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Maureen's interest in sports started by playing tennis on the grass court in the backyard of the family home. When it was converted to a victory garden during World War II, she attended a summer tennis program on clay courts at the B.C. Electric Tennis Club under instructor Jim Bardsley.
Her career soon ignited as a student at UBC. Maureen competed in badminton, field hockey and swimming, and she won an unprecedented nine Big Blocks (four badminton, four swimming and one field hockey), a record that held for several years.
Her career in badminton started with winning the B.C. Junior Badminton Championships in her first year at UBC. She followed this up by reaching the B.C. finals the following year. In 1950 Maureen helped UBC win the Washington State invitational badminton tournament, and with her partner, Anne Munro, won the ladies' doubles in straight games. She capped the year by representing B.C. at the Canadian Badminton Championships in Winnipeg.
Maureen was taught to swim at age 4 by the great Archie McKinnon, and was an integral part of the swim team during her years at UBC. She was the team's best at breast stroke and a member of the freestyle relay team, but her specialty was synchronized swimming in which she was considered a pioneer in B.C.
In 1949 the UBC School of Physical Education sponsored B.C.'s first Synchronized Swimming Championship. UBC did not win the team title but Maureen won the individual championship. She also represented B.C in the Canadian Synchronized Swim Championships in Winnipeg.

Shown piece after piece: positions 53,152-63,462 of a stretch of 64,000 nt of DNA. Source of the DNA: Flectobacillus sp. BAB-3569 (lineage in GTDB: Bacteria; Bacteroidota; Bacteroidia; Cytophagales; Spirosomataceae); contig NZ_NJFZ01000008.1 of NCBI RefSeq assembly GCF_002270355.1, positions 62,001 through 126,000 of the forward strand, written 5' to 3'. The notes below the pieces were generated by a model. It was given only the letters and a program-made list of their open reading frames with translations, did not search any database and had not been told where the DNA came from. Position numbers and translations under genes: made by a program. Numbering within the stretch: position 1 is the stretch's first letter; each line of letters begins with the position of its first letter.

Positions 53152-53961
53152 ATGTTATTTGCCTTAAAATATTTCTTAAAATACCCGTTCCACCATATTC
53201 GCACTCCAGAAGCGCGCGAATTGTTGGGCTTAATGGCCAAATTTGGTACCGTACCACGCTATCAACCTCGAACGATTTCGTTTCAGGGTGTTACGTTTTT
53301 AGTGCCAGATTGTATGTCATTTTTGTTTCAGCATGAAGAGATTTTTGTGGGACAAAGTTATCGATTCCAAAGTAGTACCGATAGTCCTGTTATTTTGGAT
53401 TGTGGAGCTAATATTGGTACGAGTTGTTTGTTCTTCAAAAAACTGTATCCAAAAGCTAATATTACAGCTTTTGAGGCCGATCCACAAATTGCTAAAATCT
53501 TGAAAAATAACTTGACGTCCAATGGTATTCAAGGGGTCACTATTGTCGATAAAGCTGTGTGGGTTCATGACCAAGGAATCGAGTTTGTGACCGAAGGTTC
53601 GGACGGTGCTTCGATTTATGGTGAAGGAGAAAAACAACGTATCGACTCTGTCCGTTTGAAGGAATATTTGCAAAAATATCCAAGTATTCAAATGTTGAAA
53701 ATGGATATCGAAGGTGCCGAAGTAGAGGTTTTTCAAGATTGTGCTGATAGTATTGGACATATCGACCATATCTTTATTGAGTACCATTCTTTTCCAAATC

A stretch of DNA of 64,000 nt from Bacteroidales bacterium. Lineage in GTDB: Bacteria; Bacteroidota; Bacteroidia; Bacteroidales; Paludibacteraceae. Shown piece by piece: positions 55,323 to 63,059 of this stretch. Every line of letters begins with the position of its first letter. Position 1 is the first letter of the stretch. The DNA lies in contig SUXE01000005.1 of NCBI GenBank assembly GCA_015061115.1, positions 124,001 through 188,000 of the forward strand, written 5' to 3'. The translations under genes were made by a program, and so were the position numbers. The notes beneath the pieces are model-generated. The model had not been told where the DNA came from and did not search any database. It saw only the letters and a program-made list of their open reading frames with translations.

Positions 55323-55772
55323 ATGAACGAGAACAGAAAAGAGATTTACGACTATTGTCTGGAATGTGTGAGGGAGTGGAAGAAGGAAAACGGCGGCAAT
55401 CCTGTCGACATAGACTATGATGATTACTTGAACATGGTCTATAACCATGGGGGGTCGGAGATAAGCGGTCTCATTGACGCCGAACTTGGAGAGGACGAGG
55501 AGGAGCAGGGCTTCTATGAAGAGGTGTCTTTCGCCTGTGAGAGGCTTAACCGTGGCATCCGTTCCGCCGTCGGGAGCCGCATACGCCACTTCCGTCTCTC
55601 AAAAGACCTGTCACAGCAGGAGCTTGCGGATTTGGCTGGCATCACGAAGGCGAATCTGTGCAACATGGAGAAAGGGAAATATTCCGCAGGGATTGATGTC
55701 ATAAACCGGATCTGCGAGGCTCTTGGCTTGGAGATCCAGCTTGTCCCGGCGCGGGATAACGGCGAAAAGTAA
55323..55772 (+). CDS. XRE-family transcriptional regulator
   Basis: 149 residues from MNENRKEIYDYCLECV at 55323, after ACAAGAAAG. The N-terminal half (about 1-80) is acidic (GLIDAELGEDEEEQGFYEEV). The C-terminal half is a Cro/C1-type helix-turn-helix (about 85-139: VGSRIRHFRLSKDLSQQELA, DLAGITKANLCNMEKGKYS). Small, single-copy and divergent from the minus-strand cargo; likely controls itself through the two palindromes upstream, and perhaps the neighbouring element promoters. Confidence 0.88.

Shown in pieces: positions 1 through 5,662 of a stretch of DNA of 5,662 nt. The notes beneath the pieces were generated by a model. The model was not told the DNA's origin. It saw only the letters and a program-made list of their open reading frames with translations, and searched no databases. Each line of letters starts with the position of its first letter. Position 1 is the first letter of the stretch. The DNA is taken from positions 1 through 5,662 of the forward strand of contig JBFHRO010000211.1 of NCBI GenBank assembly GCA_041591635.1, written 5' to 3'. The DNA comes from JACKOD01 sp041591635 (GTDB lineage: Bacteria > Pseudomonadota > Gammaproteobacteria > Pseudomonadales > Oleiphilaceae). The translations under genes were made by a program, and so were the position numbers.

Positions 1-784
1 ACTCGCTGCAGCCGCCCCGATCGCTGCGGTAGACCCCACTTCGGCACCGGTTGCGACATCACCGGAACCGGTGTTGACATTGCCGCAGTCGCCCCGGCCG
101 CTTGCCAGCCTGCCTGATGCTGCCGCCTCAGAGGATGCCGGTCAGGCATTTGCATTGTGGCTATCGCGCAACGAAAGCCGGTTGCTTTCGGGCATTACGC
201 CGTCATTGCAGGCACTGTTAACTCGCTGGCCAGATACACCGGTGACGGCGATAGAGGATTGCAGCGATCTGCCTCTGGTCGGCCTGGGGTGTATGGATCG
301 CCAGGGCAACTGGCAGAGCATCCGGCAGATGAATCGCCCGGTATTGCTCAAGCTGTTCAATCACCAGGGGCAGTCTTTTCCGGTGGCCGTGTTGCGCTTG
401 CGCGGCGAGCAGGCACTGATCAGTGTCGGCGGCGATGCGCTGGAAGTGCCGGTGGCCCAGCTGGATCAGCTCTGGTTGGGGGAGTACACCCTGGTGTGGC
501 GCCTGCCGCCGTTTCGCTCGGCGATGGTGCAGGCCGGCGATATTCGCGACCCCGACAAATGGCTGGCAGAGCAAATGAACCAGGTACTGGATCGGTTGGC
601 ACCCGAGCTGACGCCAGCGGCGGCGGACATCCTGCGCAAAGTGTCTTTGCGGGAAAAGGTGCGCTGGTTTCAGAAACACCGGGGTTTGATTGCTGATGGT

Maureen was a member of UBC's very strong field hockey team that dominated both the local and U.S. Pacific Northwest competitions. The team won the Vancouver City League and the Women's Northwest Field Hockey Tournament in 1950, having had no goals scored against it during tournament play.
Maureen played competitive badminton from age 14 to 74. She played at the Vancouver Lawn Tennis and Badminton Club, the Carlton Club in Toronto, the Victoria Lawn Tennis and Badminton Club, Victoria Racquet Club and the Brentwood Community Badminton Club. Her illustrious career included 7 Club titles, 20 City titles, 4 Pacific Northwest titles, 40 Provincial titles, 6 National titles and 2 International titles. Remarkably, Maureen won these titles at the junior, open, senior, masters, grand master and golden master levels.
In 1958 Maureen took up golf after tearing her knee cartilage. She has competed in the B.C. Summer Games winning four gold and two silver medals. In 1981 Maureen won a spot on the City Zone team and went to the Senior Women's Provincial Championship. She was named as an alternate to the B.C. Senior Women's golf team for the Canadian Championship on Cape Breton Island and has been a member of the Hunting Cup team 12 times - an annual competition between Victoria and Vancouver. She still golfs several times a week.
Maureen's exceptional athletic career at UBC led to her induction into the UBC Sports Hall of Fame in 1994.